Q: The director said that you filmed it for yourselves, with your pleasure of wandering in California vineyards, in great writers’ California...
R: That’s absolutely true! We would find ourselves in West with the adventure of escape and our consciousness rising of dreams and failures. That’s the way good movies are made, nowadays like in the past.
Q: Do you feel rewarded from the anger of cinema critics and audience, ready to protest?
R: I'm thankful for the unsolicited solidarity and I say again the main value which made me pick up this movie. During the shooting I looked for hints of Henry Miller, Kipling, Stevenson, Kerouac, Steinbeck on Pacific coast, Sideways tells of men, women, loneliness, sex. If solidarity means fraternity with my Miles – left by his wife, intellectual against today’s vulgarity, alien to his college mate’s adventures with every woman he meets, on the road with him – well, if so, I accept it with pleasure
Q: What’s in short Sideways’ message?
R: As many support this movie I think they realized you have to walk off the beaten track, it means the ups and downs as the measure of life
Thanks to Chattles:
Daily Telegraph - MON 14 FEB 2005
The fate of the Australian film Eucalyptus will now be decided in a Hollywood boardroom.
The vaunted collaboration between Russell Crowe and Nicole Kidman fell apart on Friday, postponed indefinitely due to script problems.
But a joint statement by Crowe, Kidman, writer/director Moorhouse and producer Uberto Pasolini couldn't cover weeks of rising tensions and creative differences.
Eucalyptus's future is now in the hands of Fox Searchlight's President Peter Rice, who left Sydney last week after more than month in Australia.
His absence from the recent Sundance Film Festival,
where his studio would normally be a major participant, only emphasised
the size of Eucalyptus's importance and problems.
Insiders suspected as soon as Nicole Kidman was announced as Crowe's co-star in October that three months would not be long enough to revise her character from a 19-year-old to a 30-something.
Those fears were confirmed in recent weeks as Crowe realised the script was still some way off being completed.
Yesterday, a Fox Searchlight spokesperson admitted that "in order for Russell Crowe and Nicole Kidman to be a part of this low-budget Australian production there was a small window within which both were available. Pre-production elements were accelerated to try to meet this opening, but unfortunately the time was not sufficient.''
Previously, Crowe told The Daily Telegraph: "We envision this movie as a line in the sand, a statement of power through ensemble.''
Now his movie was dying for the same reason many Australian films fail: inadequate script development.
Crowe, as executive producer, began to suggest changes.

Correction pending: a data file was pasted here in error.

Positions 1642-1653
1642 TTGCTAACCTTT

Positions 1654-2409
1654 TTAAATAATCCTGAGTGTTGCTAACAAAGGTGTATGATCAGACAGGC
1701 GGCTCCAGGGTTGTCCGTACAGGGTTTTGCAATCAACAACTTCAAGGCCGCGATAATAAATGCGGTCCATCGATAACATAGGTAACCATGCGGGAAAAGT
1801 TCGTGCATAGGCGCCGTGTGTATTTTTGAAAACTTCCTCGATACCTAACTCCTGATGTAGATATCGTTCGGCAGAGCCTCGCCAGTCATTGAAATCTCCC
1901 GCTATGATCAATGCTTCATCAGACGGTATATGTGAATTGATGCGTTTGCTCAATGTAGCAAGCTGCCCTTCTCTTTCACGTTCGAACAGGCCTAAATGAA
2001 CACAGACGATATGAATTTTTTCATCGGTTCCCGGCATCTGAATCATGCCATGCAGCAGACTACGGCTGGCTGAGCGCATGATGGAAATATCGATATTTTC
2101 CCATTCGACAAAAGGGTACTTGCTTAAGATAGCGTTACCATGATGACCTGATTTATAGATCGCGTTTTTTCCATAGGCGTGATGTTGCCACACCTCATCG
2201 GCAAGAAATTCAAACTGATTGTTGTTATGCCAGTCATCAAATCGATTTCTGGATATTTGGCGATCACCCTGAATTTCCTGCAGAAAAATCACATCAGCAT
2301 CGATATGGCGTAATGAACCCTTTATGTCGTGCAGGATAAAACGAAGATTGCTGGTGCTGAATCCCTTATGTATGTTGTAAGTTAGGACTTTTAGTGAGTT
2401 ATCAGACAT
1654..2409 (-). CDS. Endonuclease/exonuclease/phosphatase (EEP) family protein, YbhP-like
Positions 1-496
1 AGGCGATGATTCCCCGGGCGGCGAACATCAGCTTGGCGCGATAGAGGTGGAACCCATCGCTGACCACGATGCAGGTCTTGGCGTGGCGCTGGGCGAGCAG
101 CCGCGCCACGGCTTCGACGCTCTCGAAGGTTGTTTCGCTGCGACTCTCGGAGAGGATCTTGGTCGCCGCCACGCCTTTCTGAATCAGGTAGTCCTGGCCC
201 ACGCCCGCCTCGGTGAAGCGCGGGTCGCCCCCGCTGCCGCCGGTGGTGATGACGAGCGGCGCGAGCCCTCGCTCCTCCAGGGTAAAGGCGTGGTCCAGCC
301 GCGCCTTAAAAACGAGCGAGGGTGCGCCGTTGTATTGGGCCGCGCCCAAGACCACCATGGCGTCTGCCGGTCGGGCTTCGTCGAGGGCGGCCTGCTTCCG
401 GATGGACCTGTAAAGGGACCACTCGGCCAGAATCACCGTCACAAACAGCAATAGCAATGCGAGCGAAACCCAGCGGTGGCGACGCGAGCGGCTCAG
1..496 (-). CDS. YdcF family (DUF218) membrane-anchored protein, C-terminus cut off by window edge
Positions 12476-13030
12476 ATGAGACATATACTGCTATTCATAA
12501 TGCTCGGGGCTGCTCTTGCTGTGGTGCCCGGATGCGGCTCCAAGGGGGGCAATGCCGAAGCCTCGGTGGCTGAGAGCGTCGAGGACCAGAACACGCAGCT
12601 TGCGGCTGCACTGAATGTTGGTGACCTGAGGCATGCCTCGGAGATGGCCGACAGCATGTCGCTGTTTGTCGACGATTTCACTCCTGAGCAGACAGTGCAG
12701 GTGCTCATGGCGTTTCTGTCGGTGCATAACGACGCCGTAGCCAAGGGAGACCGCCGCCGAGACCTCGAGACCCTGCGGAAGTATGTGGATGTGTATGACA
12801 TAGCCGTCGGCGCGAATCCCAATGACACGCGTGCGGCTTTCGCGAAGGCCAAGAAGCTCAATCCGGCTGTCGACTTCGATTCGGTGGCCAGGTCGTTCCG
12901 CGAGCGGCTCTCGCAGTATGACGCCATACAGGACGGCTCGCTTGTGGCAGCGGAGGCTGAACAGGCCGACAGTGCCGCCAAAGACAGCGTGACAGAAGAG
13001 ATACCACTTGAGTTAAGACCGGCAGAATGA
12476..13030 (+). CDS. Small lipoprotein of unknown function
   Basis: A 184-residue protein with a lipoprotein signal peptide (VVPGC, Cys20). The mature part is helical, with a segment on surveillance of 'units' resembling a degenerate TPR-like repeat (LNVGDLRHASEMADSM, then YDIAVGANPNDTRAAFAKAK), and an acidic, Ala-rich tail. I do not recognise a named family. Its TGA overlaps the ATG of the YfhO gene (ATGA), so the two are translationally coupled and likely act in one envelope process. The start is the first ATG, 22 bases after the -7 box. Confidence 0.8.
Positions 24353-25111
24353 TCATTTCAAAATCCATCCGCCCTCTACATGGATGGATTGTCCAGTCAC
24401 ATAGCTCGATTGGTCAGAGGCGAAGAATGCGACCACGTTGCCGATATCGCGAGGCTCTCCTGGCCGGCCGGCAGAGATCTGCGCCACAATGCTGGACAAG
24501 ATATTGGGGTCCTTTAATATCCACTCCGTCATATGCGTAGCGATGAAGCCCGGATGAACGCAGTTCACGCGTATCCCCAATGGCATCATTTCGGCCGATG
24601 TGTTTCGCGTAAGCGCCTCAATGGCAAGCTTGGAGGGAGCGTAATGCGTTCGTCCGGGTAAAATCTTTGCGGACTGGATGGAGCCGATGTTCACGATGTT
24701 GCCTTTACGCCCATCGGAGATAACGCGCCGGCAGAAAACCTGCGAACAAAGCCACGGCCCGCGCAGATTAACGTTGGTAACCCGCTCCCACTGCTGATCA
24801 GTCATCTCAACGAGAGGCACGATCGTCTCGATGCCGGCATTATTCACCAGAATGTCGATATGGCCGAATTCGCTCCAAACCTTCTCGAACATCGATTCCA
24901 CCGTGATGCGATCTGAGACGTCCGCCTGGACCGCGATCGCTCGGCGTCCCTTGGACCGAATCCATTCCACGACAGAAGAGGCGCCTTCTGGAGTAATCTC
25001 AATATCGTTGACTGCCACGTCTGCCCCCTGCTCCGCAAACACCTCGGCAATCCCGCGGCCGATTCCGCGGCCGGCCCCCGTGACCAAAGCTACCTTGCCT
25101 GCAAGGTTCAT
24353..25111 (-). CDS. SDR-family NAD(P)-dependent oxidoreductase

"It's easy to paint him as the bully boy,'' said one insider. "To that extent it's unfair.''
Producers Lynda House and Uberto Pasolini were caught in the crossfire, their experience hitherto untested by two Hollywood A-list stars.
Matters weren't helped by House's business partner, director Jocelyn Moorhouse, hesitating.
''I don't think she really got the message on how powerful Russell was when he was suggesting script changes,'' one crew member said.
"People looked to her to be a leader and she lacked some of those qualities. On a smaller project she would have been alright.''
An impasse was reached more than a week ago, with heavy rains on the Bellingen set only covering for a one week postponement.
Last week's talks sought to control the damage as much as salvage the project. The crew knew trouble was afoot.
"We'd been in limbo for months but it was clear it was now something more than the weather,'' said a Bellingen crew member.
The cast, including Samuel Johnson, Roy Billing, Jack Thompson, Alyssa Sutherland and Hugo Weaving, and crew have little to look forward to. The three major films near production, Superman, Ghost Rider and Candy, have employed key camera and sound crew.
Meanwhile, Fox Searchlight will retain its two assets, the story and Russell Crowe.
Despite now basking in hindsight, author Murray Bail has had little to do with the project for more than a year.
Many suspect Crowe will take the helm, although The Daily Telegraph believes his desire to direct is pointed in other directions.
One Hollywood source suggested with Kidman's participation in serious doubt, this Eucalyptus is all but felled.
The best prospect is its return as a Christmas present for Bellingen.
Crowe, his wife Danielle and son Charles strode through the trees of the Harbourside park soaking up the Sunday sunshine.
The trio looked relaxed as they played with gurgling bub, taking his first few stumbling steps on the grass.
Crowe said he was "disappointed'' by the tough decision to cancel his $20 million movie Eucalyptus. But then, it's either a sweaty film set in a back lot of Bellingen in northern NSW or a day out with the family on the Harbour.
"Ahh, mate, that's not really relevant today, we're just out for a walk,'' the smiling star said yesterday, when asked where he would rather be.
"I released a statement on Saturday and I reckon that said it all.'' His statement, released through his publicist over the weekend, confirmed Crowe was still committed to the film as was Fox Searchlight, which was to fund the project at a later date.
"I understand the disappointment everybody is feeling,''
he said. "I have made a commitment .. and that commitment remains.''